The Tale of the Body Thief

November 06, 1992 at 05:00 AM EST

Given the decadence of the times, perverse thrills are hard to come by. Hence the appeal of Lestat de Lioncourt, protagonist of The Tale of the Body Thief, the fourth entry in Anne Rice’s enormously successful series, The Vampire Chronicles. Born into 18th-century French nobility, the Vampire Lestat was doomed for all eternity to fly around the world in foppish costumes, draining the lifeblood of mortals and writing prose that is not so much purple as incarnadine. ”Blood is warm, chérie. Come with me, and drink blood, as you and I know how to do.”

Basically, Lestat is a fanged Harlequin-romance hero who yearns tragically for Perfect Love. So naturally, when a telepathic con man offers to switch bodies for 24 hours, he takes the deal. The mortal frame offered to our hero is that of a muscular hunk proportioned like Long Dong Silver. But no sooner has Lestat raped a kindly waitress and seduced a compassionate nun than he realizes what any reader will have known for 100 pages: The tricky telepath has no intention of returning his body or his immortality. Can the Vampire Lestat outwit the rogue who has appropriated his body and his powers? Will this ludicrous mishmash of clichés, with more false climaxes than a James Brown concert, ever come to an end? Garlic, crucifixes, and wooden stakes recommended. D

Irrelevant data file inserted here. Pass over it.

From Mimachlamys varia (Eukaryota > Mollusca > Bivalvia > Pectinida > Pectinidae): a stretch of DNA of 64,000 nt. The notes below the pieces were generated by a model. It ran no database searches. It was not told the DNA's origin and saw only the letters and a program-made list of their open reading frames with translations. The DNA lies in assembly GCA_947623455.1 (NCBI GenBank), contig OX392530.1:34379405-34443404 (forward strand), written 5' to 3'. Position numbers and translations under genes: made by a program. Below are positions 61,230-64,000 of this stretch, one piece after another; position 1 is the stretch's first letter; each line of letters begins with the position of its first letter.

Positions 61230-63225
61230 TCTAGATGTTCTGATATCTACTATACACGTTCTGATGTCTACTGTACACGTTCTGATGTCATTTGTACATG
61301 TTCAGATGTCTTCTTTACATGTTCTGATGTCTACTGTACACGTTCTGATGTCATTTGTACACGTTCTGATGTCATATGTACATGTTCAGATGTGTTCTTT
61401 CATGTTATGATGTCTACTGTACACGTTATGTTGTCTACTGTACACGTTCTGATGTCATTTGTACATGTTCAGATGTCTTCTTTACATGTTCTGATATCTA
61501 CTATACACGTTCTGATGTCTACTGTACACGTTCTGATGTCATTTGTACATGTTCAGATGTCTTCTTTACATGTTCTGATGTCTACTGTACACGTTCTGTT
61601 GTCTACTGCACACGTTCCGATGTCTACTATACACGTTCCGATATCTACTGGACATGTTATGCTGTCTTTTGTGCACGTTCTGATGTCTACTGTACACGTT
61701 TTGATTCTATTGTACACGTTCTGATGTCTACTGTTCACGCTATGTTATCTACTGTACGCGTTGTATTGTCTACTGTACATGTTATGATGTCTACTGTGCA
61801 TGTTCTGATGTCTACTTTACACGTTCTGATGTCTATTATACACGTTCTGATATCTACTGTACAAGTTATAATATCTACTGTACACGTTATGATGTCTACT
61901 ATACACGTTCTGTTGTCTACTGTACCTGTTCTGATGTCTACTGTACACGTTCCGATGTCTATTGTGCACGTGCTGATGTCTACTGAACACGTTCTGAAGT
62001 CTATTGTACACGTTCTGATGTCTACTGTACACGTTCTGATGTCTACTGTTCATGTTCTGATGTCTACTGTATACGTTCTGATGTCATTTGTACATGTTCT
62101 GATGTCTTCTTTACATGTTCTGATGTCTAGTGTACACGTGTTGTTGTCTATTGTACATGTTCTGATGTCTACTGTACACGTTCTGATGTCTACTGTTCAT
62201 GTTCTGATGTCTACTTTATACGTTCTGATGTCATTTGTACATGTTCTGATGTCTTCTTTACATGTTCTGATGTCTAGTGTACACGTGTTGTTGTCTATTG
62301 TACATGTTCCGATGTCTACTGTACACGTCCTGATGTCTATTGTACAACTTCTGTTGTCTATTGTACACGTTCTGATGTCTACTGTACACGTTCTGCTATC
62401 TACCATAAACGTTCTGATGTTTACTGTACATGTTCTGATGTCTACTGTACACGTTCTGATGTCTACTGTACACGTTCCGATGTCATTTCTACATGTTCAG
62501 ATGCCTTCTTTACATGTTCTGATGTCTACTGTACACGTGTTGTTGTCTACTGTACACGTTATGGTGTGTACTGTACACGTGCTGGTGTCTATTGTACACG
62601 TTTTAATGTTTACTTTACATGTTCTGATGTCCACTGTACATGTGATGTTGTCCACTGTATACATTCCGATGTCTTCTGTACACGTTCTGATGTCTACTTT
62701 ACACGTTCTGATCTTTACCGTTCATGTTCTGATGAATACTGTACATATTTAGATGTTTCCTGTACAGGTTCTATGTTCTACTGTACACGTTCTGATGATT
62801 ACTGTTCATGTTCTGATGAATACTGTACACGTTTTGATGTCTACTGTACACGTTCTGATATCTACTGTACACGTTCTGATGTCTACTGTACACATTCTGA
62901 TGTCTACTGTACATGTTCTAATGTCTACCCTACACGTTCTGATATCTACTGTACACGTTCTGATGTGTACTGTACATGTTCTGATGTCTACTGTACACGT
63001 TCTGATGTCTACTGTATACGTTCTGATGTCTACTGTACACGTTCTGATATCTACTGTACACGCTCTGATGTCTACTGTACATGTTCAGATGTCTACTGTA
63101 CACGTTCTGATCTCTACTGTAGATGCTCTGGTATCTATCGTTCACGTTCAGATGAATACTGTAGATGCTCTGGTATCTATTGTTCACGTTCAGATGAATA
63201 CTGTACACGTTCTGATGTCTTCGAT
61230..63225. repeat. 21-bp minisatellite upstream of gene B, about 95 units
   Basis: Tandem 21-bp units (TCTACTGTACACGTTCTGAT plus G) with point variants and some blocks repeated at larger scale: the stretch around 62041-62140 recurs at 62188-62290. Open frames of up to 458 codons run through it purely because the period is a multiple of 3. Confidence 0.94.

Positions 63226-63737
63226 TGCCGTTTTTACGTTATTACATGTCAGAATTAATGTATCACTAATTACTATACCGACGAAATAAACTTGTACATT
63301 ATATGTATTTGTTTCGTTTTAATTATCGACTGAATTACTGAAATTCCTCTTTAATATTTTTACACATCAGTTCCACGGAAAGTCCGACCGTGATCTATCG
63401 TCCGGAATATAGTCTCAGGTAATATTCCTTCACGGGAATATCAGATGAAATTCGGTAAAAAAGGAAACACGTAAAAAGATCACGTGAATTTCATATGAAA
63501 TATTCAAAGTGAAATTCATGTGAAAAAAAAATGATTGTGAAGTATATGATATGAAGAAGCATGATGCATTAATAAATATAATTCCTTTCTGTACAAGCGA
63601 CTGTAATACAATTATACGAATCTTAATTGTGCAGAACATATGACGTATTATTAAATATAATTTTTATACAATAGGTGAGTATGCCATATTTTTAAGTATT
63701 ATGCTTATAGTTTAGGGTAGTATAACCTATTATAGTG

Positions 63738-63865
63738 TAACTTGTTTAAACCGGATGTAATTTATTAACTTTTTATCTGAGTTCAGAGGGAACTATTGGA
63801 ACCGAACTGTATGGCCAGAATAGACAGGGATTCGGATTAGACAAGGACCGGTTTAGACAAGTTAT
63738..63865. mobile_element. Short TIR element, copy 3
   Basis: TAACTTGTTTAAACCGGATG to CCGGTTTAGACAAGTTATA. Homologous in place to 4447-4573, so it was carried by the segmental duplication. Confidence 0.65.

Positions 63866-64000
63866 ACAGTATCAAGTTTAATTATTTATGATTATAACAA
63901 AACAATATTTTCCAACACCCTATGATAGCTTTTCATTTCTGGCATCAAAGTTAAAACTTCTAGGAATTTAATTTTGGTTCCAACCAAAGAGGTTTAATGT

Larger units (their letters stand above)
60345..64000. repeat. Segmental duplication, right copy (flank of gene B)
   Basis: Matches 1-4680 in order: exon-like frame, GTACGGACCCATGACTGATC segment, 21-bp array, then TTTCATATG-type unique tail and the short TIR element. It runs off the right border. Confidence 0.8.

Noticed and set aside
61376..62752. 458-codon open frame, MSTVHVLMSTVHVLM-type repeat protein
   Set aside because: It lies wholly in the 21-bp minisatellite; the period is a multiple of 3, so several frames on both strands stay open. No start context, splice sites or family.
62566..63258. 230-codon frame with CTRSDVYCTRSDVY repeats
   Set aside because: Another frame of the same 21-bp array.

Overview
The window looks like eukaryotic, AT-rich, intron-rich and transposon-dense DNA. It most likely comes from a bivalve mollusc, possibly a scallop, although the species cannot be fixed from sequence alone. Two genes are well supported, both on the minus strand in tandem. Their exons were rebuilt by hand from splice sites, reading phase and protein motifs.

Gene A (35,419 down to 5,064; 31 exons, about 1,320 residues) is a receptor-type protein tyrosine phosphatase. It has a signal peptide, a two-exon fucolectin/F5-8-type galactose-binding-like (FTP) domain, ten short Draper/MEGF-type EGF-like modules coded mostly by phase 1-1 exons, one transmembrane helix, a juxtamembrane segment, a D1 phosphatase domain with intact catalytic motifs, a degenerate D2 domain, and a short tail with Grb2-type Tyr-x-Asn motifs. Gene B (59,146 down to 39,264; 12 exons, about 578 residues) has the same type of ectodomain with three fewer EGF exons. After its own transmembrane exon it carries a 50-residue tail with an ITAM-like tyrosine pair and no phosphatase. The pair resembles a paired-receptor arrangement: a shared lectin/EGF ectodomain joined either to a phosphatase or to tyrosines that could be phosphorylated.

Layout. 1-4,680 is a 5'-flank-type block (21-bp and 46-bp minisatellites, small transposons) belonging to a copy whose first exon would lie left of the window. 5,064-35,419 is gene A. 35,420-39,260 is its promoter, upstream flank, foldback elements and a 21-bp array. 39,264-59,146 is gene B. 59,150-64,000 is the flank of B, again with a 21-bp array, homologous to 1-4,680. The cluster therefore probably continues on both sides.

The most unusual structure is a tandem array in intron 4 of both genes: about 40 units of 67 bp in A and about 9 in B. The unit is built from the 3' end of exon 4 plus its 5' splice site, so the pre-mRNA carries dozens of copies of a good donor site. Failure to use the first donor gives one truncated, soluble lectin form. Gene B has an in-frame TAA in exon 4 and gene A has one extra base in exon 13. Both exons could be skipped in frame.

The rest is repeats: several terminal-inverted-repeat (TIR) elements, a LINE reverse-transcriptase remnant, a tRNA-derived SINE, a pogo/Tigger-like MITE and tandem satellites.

The Tale of the Body Thief

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The Tale of the Body Thief

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